The state may add other conditions, subject to petition & approval.

How do I become a medical marijuana member in Nevada?

There is an application fee of $25 and a $75 enrollment cost into the medical marijuana program. Patients under 18 years of age must have both physician and parental consent. The parent must register as the child's caregiver and handle all purchasing.

Where can I smoke marijuana?

Public use of marijuana remains an actionable offense in Nevada, carrying up to a misdemeanor criminal penalty (even for medical patients). Smoking weed is best done in a private place. We know it's constricting, but where federal laws overlap with gaming regulations, drug use/illegal sales remain huge issues for the bright lights of Las Vegas. You can not currently smoke marijuana outside on public property, including the Las Vegas Strip, casinos, and hotels. Tourists looking to enjoy their cannabis will have to choose other methods of consuming products such as edibles, topicals, and drinks.

How much does marijuana cost in Nevada?

It is too soon to say with certainty the cost variances between medical and recreational products. Medical patients currently pay $8-$15 per gram, $25-$40 per 1/8th, and one-ounce ranges generally between $200-$300. Recreational pricing will always be based on location, quality, the pace of business, and the 15% exercise tax.

How much marijuana can I buy and possess in Nevada?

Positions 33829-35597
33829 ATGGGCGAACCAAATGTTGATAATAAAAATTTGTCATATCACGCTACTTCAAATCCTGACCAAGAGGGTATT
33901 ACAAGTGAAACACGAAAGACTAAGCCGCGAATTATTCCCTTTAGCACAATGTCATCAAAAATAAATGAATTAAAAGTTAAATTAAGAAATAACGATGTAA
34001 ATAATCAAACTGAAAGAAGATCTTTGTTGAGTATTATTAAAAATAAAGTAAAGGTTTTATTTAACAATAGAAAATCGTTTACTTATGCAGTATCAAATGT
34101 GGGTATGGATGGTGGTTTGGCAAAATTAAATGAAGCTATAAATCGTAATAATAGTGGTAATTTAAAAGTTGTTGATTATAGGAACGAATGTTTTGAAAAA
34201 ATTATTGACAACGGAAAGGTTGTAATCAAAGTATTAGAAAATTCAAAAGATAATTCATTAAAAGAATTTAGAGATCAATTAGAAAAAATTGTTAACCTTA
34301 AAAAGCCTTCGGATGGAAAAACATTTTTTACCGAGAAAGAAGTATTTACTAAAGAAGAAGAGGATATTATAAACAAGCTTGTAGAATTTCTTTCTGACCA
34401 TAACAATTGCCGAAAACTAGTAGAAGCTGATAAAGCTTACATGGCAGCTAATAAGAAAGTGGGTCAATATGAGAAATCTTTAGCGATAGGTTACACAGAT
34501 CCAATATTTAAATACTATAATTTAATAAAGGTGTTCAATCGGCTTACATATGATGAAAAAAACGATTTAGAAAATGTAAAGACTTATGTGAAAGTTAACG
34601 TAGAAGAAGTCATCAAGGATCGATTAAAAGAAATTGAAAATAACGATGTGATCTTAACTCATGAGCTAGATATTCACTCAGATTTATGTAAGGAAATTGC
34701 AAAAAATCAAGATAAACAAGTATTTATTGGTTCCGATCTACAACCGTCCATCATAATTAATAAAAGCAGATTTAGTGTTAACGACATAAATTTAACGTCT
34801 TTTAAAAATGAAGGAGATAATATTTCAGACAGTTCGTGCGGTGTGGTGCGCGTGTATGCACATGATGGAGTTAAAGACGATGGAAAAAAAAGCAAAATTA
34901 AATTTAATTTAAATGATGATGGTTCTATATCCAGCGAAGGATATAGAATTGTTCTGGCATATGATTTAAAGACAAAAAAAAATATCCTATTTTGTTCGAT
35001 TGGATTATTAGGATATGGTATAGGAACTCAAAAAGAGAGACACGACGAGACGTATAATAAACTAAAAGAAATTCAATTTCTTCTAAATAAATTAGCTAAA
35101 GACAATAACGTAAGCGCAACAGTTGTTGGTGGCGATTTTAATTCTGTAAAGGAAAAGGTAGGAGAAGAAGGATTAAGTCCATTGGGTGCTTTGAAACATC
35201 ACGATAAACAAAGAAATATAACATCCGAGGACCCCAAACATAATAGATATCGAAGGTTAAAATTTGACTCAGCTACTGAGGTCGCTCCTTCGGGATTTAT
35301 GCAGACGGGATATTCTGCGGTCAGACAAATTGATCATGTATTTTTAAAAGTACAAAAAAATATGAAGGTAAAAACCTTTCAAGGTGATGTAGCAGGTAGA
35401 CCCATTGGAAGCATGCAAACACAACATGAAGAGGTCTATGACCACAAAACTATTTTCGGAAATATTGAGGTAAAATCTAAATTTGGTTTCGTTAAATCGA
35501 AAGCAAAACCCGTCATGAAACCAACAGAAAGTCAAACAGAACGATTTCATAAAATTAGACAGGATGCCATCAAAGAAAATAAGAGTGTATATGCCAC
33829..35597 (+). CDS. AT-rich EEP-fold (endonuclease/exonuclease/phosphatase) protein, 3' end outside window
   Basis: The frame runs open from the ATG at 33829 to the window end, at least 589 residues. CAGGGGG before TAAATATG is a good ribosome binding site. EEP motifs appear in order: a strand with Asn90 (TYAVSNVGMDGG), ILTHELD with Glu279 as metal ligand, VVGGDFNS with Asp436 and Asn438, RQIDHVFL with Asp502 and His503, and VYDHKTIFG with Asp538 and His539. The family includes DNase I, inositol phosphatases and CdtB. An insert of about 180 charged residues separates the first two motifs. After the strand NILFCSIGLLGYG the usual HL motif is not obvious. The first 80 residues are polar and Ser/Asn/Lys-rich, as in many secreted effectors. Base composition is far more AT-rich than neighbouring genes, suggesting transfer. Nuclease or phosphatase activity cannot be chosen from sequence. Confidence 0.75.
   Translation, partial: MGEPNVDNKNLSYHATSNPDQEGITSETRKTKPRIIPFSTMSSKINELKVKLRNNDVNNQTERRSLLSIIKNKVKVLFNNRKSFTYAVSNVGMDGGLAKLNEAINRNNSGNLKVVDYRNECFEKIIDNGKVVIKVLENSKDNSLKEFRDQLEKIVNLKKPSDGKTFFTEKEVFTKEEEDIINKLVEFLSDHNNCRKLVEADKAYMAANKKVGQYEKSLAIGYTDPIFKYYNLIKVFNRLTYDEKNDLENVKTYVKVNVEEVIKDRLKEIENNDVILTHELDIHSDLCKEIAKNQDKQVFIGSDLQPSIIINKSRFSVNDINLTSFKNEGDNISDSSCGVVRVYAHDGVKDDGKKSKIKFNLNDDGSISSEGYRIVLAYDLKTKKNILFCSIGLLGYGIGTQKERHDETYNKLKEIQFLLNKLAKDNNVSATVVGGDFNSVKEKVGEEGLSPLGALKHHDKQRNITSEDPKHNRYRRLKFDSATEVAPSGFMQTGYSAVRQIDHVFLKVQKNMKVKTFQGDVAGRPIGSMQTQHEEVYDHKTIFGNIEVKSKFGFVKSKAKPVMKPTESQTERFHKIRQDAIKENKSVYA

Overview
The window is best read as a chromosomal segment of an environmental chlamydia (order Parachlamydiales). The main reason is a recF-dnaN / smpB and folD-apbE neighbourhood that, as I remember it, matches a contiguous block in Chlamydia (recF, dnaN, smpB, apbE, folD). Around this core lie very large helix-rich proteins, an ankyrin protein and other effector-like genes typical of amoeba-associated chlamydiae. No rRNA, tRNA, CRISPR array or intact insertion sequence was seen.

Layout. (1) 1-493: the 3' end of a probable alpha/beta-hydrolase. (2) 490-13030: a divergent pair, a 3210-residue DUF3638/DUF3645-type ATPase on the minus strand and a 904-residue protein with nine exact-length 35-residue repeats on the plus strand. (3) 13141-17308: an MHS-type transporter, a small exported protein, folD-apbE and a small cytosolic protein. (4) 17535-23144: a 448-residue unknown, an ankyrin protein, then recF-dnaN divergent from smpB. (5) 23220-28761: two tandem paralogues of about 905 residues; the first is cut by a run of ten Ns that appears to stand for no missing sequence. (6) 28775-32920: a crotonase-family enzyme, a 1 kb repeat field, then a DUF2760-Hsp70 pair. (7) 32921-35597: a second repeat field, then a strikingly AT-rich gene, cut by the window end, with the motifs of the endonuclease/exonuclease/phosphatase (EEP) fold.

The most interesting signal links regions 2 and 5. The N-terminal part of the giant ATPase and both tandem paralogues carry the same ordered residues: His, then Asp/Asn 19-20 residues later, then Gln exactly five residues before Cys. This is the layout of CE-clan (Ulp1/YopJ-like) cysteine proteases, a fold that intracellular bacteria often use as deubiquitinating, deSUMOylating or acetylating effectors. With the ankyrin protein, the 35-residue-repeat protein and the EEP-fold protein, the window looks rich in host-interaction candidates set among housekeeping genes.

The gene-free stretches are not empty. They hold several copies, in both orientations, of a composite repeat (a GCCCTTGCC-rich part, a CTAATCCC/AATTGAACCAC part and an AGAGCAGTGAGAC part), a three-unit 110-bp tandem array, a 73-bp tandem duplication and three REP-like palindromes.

Recreational customers, as of January 1st, 2017, are able to purchase and possess up to:
  • One ounce (28 grams) of marijuana or
  • 3.5 grams of marijuana concentrates (equivalent to one ounce)
This applies to every adult age 21 and older, regardless of where you are from or where you live. Valid medical marijuana patients may purchase and possess up to 2.5 ounces of marijuana in a two-week period. There are no equivalency laws for medical patients.

Can I grow marijuana at home? How many plants?

For medical patients, at-home cultivation in Nevada is currently allowed for one of these three reasons:
  • The nearest dispensary closed or has an inadequate volume or the type of medicine (strain type) to treat the patient.
  • There is a lack of mobility for both the patient and/or caregiver that makes travel reasonably demanding.
  • If the nearest dispensary exists more than 25 miles from the patient residence.
Patients may grow up to twelve (12) plants, regardless of the plant maturity. As of January 1st, 2017, adults age 21 and older are able to cultivate up to six plants per individual, with a maximum of twelve plants per residence, only if the individual resides over 25 miles from the nearest dispensary. All useable cannabis from the plant in excess the legal possession limits is to remain at home. All marijuana cultivation must be done in a locked, secure facility out of sight from the public.